Although we began with articulating what success might look like, much of the language people used was the language of challenges. People stated that they wanted their young people to feel safe, to receive a quality education, to have the life skills to be on their own in the world. But rarely was a very complete picture painted. One wonders why? Do people have enough examples of success around them? Do people really feel like success is possible?

We want people to make the connection between the resources they have and the vision they have. So much of the language of NGOs and other “development professionals” that describes communities like Philippi focuses on deficit. But as we’ve seen through our asset map, the people of Philippi have quite a few resources and no shortage of resourcefulness. We feel like a lot of the shortfall in opportunity is one of communication and coordinating resources. Our goal is to provide space and tools, but we firmly believe that the resources and commitment are there in Philippi to support these youth. But we do need a fleshed out vision.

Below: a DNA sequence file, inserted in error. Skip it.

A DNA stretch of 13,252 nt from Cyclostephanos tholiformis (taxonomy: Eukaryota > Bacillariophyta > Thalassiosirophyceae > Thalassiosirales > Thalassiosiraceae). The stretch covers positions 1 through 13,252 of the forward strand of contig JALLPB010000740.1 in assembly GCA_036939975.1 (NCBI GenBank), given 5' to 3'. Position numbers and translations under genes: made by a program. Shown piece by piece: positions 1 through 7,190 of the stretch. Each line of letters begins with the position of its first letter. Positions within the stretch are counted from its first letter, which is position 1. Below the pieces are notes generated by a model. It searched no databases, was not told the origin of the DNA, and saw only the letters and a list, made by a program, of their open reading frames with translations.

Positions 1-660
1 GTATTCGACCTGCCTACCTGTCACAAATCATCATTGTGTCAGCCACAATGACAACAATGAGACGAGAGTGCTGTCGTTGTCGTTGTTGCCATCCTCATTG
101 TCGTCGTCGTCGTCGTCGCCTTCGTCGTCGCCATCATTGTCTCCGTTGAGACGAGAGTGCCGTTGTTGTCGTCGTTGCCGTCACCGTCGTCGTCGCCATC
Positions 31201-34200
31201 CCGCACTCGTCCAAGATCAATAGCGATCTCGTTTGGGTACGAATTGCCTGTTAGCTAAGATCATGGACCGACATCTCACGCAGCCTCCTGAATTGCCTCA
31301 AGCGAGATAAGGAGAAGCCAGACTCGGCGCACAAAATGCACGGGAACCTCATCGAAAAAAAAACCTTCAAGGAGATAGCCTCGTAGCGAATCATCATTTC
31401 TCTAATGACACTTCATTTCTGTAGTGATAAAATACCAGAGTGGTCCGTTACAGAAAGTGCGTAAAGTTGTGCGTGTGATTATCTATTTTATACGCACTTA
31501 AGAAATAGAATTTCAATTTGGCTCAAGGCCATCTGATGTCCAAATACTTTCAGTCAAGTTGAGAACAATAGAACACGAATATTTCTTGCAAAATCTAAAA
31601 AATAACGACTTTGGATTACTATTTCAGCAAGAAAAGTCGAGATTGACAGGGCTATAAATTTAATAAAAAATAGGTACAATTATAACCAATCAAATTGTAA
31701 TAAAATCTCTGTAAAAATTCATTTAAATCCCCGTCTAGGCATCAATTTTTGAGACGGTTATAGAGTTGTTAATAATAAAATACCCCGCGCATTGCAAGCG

There’s often talk of a need for new initiatives or more money. Maybe people have convinced themselves that surely if all the tools were here we would have solved the problem already. But what if all the resources are there and the issue is how to use them? What if it just takes better coordination and communication? A shift in how people see themselves and what they have?

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Matric and the “Retention Issue”

Posted by amandladev on February 14, 2013